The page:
30 November 2016

Mixing Indian flavors with American tastes

I've had a parade of visitors since we moved to India almost 2 1/2 years ago. Most of my guests are expats who have/are living abroad or friends of friends who are frequent travelers, but recently my parents ventured over as well as one of my besties from the US. This is when I realized that not everyone loves Indian food as much as I do (I do miss my weekly sushi and the variety of different cuisines in my diet, but I also happily eat Indian for the majority of my meals daily). While many expats and frequent travelers love to immerse themselves in the food and culture of a new place, many Americans can't handle all of the richness and flavors. (I have a test case of a Polish-American expat (aka Buffet Queen for long-time readers!) coming to visit this week to compare - she grew up on barely any black pepper and can't handle spicy, but she has lived abroad for many years - we'll see how much Indian cooking she can endure.) 


I think the reason that I love Indian food so much is because it's made from so many familiar flavors. I grew up in Texas eating a healthy amount of Tex-Mex and Mexican food for as long as I can remember, and those flavors of cayenne, onion, chili peppers, cumin, bell peppers, garlic, and coriander/cilantro, amongst others made Indian cuisine feel a little bit more like home. That said, there was an article on WaPo last year discussing the science behind what makes Indian delicious, and it was mostly because they combine flavors completely differently than we do in American food. Another aspect of it is the fact that Indian food isn't just a few dishes, it's literally thousands of different meals (not that our cook realizes this ... I need Curry Delight back in the kitchen).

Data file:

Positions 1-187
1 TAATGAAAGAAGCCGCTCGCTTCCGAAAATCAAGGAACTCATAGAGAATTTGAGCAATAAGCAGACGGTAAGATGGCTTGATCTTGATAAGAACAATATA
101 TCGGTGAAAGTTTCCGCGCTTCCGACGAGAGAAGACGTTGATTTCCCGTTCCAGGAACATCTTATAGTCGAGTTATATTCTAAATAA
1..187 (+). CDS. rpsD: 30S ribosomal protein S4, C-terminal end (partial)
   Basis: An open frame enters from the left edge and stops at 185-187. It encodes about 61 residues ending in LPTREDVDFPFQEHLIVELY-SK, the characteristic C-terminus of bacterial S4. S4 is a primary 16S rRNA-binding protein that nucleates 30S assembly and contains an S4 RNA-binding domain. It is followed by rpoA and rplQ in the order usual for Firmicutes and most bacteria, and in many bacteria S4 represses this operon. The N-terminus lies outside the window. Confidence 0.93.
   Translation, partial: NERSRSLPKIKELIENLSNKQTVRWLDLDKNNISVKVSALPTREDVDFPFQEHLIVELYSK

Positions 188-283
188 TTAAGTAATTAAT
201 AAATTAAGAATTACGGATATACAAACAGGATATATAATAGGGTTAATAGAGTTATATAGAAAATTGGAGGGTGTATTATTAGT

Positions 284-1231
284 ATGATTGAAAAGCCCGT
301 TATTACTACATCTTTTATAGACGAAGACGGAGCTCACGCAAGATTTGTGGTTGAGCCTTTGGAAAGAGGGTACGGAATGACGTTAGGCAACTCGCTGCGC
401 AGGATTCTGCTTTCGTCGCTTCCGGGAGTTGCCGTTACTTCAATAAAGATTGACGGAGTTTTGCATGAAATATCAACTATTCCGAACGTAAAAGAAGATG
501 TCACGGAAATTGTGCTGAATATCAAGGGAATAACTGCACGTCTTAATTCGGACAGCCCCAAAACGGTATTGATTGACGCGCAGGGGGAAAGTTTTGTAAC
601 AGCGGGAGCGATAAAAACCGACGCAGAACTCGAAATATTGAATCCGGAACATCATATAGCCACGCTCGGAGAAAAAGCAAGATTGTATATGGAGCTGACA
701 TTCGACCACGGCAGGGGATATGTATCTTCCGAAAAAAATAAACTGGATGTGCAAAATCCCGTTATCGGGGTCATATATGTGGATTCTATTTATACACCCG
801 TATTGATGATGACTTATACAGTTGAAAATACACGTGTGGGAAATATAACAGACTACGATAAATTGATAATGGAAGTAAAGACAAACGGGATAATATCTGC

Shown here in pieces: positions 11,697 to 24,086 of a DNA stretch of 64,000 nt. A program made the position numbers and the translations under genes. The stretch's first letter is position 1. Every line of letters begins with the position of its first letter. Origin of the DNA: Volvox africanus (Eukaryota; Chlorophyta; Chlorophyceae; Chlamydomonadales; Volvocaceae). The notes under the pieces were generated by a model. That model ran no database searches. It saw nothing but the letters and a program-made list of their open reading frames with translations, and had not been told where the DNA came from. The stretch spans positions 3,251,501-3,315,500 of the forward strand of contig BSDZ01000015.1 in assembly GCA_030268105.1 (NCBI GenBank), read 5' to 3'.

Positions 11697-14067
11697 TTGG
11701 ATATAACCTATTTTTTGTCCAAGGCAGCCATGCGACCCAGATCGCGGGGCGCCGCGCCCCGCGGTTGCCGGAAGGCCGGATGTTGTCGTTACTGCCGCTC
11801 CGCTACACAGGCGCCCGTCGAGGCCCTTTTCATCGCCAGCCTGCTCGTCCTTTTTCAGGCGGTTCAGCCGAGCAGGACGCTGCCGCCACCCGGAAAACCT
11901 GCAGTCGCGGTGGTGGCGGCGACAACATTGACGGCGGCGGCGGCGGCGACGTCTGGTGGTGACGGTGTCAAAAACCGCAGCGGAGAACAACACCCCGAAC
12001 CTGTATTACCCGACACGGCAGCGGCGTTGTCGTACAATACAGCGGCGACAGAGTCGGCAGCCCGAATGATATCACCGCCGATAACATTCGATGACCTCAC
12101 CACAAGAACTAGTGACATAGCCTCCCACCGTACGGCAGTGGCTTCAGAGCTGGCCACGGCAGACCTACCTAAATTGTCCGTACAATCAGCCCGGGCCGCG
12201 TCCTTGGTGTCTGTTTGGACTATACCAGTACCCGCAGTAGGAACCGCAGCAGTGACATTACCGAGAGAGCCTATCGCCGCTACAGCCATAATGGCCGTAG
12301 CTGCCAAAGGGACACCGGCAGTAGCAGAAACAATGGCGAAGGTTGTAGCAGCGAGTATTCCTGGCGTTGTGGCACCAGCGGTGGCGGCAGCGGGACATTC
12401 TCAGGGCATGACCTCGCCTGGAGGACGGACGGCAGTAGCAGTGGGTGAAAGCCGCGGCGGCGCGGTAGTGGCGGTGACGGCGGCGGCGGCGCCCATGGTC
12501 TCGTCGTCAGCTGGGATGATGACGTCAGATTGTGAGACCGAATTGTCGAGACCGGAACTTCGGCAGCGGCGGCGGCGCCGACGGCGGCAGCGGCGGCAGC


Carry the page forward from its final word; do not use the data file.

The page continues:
So all of this led me to think more about how India "Indianizes" American foods and how the US "Americanizes" Indian foods to meet individual taste expectations. Sometimes this is done successfully resulting in deliciousness (visit The California Boulevard in Gurgaon to experience a delightful fusion of flavors) and sometimes it ends poorly with an over-masala-ed mishmash of seasonings or a weird, wannabe bbq sauce/Ranch dressing. So my plan is to take my favorite American dishes and "Indianize" them. While I'm no expert on flavors, I'm hoping I can't screw up this experiment too badly since Indian food is supposedly all about combining things with nothing in common. First up is baked potato. Check back for how I changed the traditional bland American version into a more flavorful dish using Indian spices!

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